Unsurprisingly, recently appointed Health and Social Care Secretary Matt Hancock gave a speech this week at the Conservative Party conference in Birmingham to outline some of his plans for digital reform within the NHS. Hancock, however, joins a long line of political leaders that have touted the potential of technology change across the NHS, but have frequently failed to deliver.
The Secretary of State also announced plans to extend the 100,000 genome project, which aims to use genomic sequence data to provide cancer patients with tailored care and treatment.
But Hancock’s speech was also overshadowed by a former Minister’s comments at a fringe conference event, which detailed how poorly the government executes on digital investments in the health service.
Hancock joined the Department of Health and Social Care from DCMS, where he was previously the Secretary of State for Digital, Culture, Media and Sport. Since receiving his promotion over the summer, he has already committed more than £400 million towards ‘tech transformation’ within the NHS.
Previous digital transformation plans across the health service have failed spectacularly at worst or been slow to get off the ground at best. The worst example being the National Programme for IT, which ended up costing the taxpayer billions with little to show for it. However, since then, plans for a ‘paperless NHS’ have also been a good bit of PR, but ultimately very delayed.
This didn’t deter Hancock from stating that the Conservative government is committed to tech transformation in the health sector. He began his speech by explaining why change is necessary. He said:
One of the major reforms we need to see is bringing new technology across the health and care system. Of course introducing new technology can be bumpy. But the potential benefits are huge.
But the NHS is still the biggest buyer of fax machines in the country...maybe even the world. And this is putting even greater pressures on our NHS staff.
In some hospitals a nurse still goes round with a clipboard to find out where beds are in use and where they’re empty. It doesn’t have to be that way.
Hancock gave an example of Derriford Hospital in Plymouth, which has developed an in-house programme that allows all staff to know where the empty beds are at all times. Hancock said:
Patients get better treatment and it’s so much easier for staff. So we’re going to sort out the technology in the NHS, because our NHS deserves better.
100,000 Genome Project
David Cameron launched the 100,000 Genome Project back in 2012, which saw the government set up a new company - Genomics England - which sees patients give consent for their genome data to be linked to information about heir medical condition and health records, for researchers to analyse and provide more tailored care.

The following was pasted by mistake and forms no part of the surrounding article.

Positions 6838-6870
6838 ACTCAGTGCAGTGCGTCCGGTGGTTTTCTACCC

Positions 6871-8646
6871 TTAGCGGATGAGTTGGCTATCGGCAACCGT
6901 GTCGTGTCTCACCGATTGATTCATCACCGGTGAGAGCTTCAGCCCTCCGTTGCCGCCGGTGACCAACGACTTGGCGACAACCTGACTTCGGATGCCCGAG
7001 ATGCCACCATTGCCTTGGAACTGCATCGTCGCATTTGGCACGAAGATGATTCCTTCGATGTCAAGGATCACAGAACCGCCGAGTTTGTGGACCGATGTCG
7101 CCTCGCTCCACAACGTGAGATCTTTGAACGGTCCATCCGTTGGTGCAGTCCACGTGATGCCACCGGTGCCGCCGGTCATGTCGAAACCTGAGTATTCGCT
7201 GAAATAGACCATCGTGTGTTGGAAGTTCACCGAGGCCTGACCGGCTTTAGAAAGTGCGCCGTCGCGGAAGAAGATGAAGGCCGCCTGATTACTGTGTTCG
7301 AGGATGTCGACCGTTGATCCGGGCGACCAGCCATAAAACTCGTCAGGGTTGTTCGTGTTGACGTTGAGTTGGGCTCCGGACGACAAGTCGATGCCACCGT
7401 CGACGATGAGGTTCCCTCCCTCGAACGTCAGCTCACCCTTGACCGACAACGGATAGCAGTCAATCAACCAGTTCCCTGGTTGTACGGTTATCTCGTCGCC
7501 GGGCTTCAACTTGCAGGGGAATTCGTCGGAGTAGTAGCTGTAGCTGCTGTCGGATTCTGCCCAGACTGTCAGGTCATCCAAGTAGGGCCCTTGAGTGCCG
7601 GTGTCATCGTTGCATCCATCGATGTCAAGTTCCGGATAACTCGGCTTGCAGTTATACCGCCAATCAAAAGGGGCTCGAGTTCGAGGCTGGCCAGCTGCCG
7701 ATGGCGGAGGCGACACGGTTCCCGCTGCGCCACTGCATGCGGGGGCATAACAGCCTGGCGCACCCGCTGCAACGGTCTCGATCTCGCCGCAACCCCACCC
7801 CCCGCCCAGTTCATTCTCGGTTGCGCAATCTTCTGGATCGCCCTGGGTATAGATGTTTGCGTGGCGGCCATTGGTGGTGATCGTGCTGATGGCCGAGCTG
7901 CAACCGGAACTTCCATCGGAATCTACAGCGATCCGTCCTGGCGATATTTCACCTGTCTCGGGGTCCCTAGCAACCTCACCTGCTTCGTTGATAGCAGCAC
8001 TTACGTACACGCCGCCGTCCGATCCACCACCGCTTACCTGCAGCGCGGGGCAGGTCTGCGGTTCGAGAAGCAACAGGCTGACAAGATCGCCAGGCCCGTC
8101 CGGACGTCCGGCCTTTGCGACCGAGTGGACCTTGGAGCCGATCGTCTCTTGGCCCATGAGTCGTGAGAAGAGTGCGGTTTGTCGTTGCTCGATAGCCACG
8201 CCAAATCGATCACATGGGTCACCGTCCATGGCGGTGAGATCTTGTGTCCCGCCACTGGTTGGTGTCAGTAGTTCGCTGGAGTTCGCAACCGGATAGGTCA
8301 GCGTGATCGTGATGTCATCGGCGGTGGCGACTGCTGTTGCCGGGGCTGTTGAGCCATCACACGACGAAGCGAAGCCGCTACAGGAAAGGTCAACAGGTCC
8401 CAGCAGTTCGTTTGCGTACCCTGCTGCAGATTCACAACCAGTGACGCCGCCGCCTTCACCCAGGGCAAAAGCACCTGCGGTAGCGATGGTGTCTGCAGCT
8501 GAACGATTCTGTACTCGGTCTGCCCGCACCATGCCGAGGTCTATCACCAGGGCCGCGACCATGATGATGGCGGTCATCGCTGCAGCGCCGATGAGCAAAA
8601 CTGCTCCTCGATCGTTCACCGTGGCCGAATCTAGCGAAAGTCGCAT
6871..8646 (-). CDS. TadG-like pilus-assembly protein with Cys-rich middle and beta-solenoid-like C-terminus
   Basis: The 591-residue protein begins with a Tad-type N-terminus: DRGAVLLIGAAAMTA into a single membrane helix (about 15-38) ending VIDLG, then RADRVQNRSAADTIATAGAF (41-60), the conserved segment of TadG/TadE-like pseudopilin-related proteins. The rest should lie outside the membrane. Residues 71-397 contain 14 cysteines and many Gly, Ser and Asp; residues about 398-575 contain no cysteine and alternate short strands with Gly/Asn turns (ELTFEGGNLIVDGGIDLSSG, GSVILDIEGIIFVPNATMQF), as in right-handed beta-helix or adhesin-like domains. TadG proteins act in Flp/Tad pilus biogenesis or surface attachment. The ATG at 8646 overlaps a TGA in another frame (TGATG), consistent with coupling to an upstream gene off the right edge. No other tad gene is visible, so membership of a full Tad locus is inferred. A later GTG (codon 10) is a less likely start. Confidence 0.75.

Hancock said that the project is a ‘cutting edge opportunity’ that will now be extended. He said:
Today, it takes on average more than 5 years to diagnose rare diseases with endless tests and trial treatments.
But thanks to the 100,000 genome project, now, by combining your own gene sequence with machine learning on others, you can be diagnosed in days.
And what’s more, from just a swab of saliva, there’s the potential to design a drug specifically to treat your unique biological code.
So I can announce today that we’re expanding our 100,000 genome project so one million whole genomes will now be sequenced with a long term vision of 5 million. Wnd I want to make it available to all.
Hancock said that this will mean that the NHS Genomic Medicine Service will roll out access to genomic testing ,with the aim of introducing tailor made treatments and tailor made drugs that are the best fit for a patient “not a best guess”.
However, on the same day that Hancock delivered his speech a former minister was speaking at fringe event at the conference organised by the Taxpayers Alliance, where spoke of the “horror” of previously being handed £4.2 billion to create a paperless NHS in England by 2020 without a plan for how to do it.
According to the BBC, George Freeman, who’s role was digitising the NHS, explained how civil servants were only told to set out their plans after the money had been allocated.
He added that when he visited the team charged with designing the new digital health care system, they had been “hired from Shoreditch” and were “in a little hot house with bean bags and whiteboards and Post-it notes everywhere”.
The Treasury should have said you are not even having a penny until we have got your delivery plan and until we know that you are not just going to buy a system off the shelf from some big company.
He added that “top down” solutions never work and that he believed the answer was “lots of local digital solutions” designed by doctors, and that the IT industry would “quickly” work out how to integrate them. Freeman said:
Hiring an off-the-shelf big package from one of the big companies has proven time and again to fail.
This isn’t the first time a Health and Social Care Secretary of State has touted the benefits of technology, and it certainly won’t be the last. Our experience of Hancock at DCMS is that he’s excellent at PR and saying the right things, but has yet to really deliver anything substantial. Whilst it’s good that we have a minister in the department that has experience in digital and will make it a priority, time and proper outcomes will be the real test.